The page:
Mugabe must sue thieving ministers: Parly

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HARARE – President Robert Mugabe and his Cabinet are responsible for suing ministers and other government bureaucrats fingered in blatant theft of millions of government dollars by Auditor-General Mildred Chiri, Parliament has said.

This comes after Chiri has routinely issued adverse reports on abuse of public funds, but they have gone largely ignored with no discernible action taken against the culprits.

Last year, the auditor-general’s report on Appropriation Accounts, State Enterprises and Parastatals found 22 ministries out of a total 26 to have abused funds as well as having flouted procurement procedures and governance rules.

Police have said they cannot act on the persistent allegations of corruption against ministers because there was no complainant.

Assistant clerk of Parliament Johane Gandiwa said the Public Accounts Committee — a body in the legislature that must study public audits — had no fiduciary responsibility for levelling corruption charges against thieving ministers.

“It is not the duty of Parliament to govern. Parliament does not appoint ministers. It is the duty of the Executive. We cannot be a complainant. We expect the Executive to take up the issue,” Gandiwa told a recent workshop in Gweru to enhance editors’ understanding of the mandate and functions of Parliament and the Public Accounts Committee.

“It is against the principle of separation of powers,” he said, referring to a political doctrine prescribing separation of political power between the legislature, executive, and judiciary.

Mugabe recently urged the public to presume ministers’  innocence until proven guilty.

Speaking on his 93rd birthday interview, Mugabe said: “We only hear so and so is corrupt. Well, this could be the case. Perhaps the big fish might also be capable of hiding their corruption. I don’t know. Or are people afraid to come out and even come to us and say so and so steals such amounts and we investigate that.

“For now we only hear big fish, big fish, big fish. People were in the habit of accusing the others of being corrupt with no evidence.

“I will investigate but I don’t want political attacks as it were…if there are evidence we will pursue that evidence and certainly we will deal with the persons.”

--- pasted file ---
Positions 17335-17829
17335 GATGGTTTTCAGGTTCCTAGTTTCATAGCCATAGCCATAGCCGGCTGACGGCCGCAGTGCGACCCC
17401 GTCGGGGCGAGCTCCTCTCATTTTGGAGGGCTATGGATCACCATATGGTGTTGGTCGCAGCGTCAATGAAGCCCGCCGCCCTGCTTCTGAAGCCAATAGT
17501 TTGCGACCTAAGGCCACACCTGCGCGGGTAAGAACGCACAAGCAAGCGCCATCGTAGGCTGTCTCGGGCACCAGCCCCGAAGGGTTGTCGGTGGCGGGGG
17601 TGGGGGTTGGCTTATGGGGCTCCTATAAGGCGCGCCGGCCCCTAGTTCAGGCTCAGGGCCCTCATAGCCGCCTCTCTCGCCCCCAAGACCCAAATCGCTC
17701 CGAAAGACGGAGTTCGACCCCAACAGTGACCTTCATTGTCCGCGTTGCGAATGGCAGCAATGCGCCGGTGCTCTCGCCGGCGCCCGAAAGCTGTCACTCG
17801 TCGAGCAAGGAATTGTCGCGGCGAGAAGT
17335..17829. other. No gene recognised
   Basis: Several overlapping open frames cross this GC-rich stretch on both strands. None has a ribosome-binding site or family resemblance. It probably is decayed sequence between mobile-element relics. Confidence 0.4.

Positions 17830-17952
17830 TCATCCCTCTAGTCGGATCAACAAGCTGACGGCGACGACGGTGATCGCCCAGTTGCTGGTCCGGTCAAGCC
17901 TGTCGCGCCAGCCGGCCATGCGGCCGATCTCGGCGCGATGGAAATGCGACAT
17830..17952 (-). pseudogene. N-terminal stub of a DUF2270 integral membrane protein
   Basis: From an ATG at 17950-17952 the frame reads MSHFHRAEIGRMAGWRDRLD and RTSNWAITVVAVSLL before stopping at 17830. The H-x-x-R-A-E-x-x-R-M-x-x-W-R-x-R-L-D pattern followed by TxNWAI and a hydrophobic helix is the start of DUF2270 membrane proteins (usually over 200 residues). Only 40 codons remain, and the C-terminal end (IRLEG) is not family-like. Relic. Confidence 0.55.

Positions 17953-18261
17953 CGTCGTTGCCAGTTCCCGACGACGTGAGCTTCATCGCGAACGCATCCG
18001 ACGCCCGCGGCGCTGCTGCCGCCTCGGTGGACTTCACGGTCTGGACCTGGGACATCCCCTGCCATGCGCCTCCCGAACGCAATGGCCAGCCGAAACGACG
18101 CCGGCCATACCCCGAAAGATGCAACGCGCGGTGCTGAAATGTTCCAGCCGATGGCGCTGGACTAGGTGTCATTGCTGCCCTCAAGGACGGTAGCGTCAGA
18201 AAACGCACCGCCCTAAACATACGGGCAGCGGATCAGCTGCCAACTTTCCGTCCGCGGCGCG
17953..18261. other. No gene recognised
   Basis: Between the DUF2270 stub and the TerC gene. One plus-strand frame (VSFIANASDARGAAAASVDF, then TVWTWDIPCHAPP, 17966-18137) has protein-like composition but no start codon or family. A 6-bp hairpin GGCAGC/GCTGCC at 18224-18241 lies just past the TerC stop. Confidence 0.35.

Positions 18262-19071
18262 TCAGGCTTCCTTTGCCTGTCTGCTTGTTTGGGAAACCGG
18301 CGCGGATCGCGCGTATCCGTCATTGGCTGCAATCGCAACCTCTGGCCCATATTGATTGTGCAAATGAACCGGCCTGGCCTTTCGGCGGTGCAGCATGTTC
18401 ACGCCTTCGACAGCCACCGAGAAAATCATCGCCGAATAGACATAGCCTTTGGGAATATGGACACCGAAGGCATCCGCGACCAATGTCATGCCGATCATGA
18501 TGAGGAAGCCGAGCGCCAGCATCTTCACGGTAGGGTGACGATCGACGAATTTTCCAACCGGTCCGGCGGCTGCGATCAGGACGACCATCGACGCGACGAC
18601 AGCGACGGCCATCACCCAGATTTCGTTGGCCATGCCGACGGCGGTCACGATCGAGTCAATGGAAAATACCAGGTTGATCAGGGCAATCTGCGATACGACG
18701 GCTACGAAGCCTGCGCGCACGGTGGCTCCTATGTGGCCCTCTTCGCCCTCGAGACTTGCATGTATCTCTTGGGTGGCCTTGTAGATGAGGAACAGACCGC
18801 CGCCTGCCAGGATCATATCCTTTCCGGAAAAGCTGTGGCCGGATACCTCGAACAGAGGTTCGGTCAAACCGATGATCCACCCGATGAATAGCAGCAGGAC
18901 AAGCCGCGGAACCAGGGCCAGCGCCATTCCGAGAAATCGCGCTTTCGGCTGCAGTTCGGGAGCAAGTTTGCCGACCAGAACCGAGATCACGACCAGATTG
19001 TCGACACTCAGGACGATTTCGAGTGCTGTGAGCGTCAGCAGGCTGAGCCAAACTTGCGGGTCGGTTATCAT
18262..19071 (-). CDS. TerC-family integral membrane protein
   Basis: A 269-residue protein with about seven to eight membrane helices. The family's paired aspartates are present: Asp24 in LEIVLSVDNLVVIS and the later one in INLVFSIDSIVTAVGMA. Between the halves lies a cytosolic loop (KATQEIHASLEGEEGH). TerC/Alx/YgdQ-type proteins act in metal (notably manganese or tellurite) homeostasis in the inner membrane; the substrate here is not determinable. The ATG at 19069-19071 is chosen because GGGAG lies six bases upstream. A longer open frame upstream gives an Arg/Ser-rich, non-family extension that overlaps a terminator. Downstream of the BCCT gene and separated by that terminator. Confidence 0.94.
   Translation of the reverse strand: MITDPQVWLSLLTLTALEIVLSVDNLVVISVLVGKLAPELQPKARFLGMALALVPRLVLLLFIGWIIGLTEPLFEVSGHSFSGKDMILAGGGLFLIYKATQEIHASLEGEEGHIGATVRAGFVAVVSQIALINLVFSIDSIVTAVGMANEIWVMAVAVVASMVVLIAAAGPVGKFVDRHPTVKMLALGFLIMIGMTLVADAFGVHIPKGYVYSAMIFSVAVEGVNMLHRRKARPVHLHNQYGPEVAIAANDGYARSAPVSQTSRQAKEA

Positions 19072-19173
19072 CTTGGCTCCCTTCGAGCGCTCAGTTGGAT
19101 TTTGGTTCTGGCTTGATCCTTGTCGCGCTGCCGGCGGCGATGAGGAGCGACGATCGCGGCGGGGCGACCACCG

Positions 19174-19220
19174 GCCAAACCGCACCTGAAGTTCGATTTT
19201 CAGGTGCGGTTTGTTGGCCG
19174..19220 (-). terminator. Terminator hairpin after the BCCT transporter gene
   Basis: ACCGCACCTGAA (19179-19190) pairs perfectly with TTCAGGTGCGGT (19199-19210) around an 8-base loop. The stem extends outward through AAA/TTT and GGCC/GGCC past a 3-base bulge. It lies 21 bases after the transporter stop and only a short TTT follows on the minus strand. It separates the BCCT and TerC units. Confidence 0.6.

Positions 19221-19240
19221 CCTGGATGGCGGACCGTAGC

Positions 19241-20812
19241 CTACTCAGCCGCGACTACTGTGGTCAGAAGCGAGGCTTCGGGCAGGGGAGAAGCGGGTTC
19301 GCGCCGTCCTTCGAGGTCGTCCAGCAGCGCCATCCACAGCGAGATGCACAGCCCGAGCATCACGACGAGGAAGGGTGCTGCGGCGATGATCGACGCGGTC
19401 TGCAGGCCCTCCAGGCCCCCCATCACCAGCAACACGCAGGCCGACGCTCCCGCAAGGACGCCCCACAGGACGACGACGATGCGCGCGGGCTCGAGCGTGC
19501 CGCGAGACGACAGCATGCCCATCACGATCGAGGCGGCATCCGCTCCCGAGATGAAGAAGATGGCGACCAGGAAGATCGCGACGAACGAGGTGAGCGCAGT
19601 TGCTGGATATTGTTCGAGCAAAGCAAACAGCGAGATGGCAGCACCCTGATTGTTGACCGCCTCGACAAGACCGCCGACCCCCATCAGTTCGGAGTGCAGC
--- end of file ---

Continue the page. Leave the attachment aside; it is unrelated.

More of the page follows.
Gandiwa noted that evidence discovered from an audit cannot be used in a judicial proceeding.

The courts’ main objections are based on the auditor receiving the corruption assumptions in out-of-court discussions, normally subject to the hearsay rule.

The assistant clerk of Parliament however said parliamentary portfolio committees “are pushing.” He said there were legislative reforms underway to bolster anti-corruption efforts.

Gandiwa said the Public Accounts Committee — chaired by an opposition MP Paurina Mpariwa — recently came up with 18 recommendations directed at Finance minister Patrick Chinamasa, which have all been accepted by the Finance minister.

Chinamasa told the National Assembly last month he has started a process to take action over damning exposés by the AG.

The Finance minister said his handicap was that he did not have the staff to comb through the voluminous auditor’s reports.

This was after legislators called on Parliament to bring the Executive to order for grand scale theft of public money which has deprived some of Zimbabwe’s poorest citizens of better access to fundamental services such as health and education.

Years of evidence indicate that Zimbabwe’s current political system is built on patronage and that ultimately high-level corruption is rewarded rather than punished.

Chinamasa said he had to negotiate with the Civil Service Commission so that government creates an establishment solely dedicated to reading the government auditor’s reports and responding to them.

“I believe we are almost getting there,” Chinamasa said. “You cannot respond to all those auditor’s reports unless there is some team dedicated to ploughing through all those reports and disseminating or rather discriminating what may not be quite true and what is true and correcting the mistakes which are pointed out in those reports.”

Antony Chigumba, director of audit in the AG’s office, said they were “a Supreme Audit Institution (SAI) of Zimbabwe” that examines, audits and report to Parliament on the management of public resources with the aim of improving accountability and good corporate governance.

But despite the AG’s myriad damning corruption reports, the State has failed to hold the highest members of government accountable for theft of public funds, despite its stated commitment to eradicating corruption and much good work from investigators and prosecutors at the technical level.

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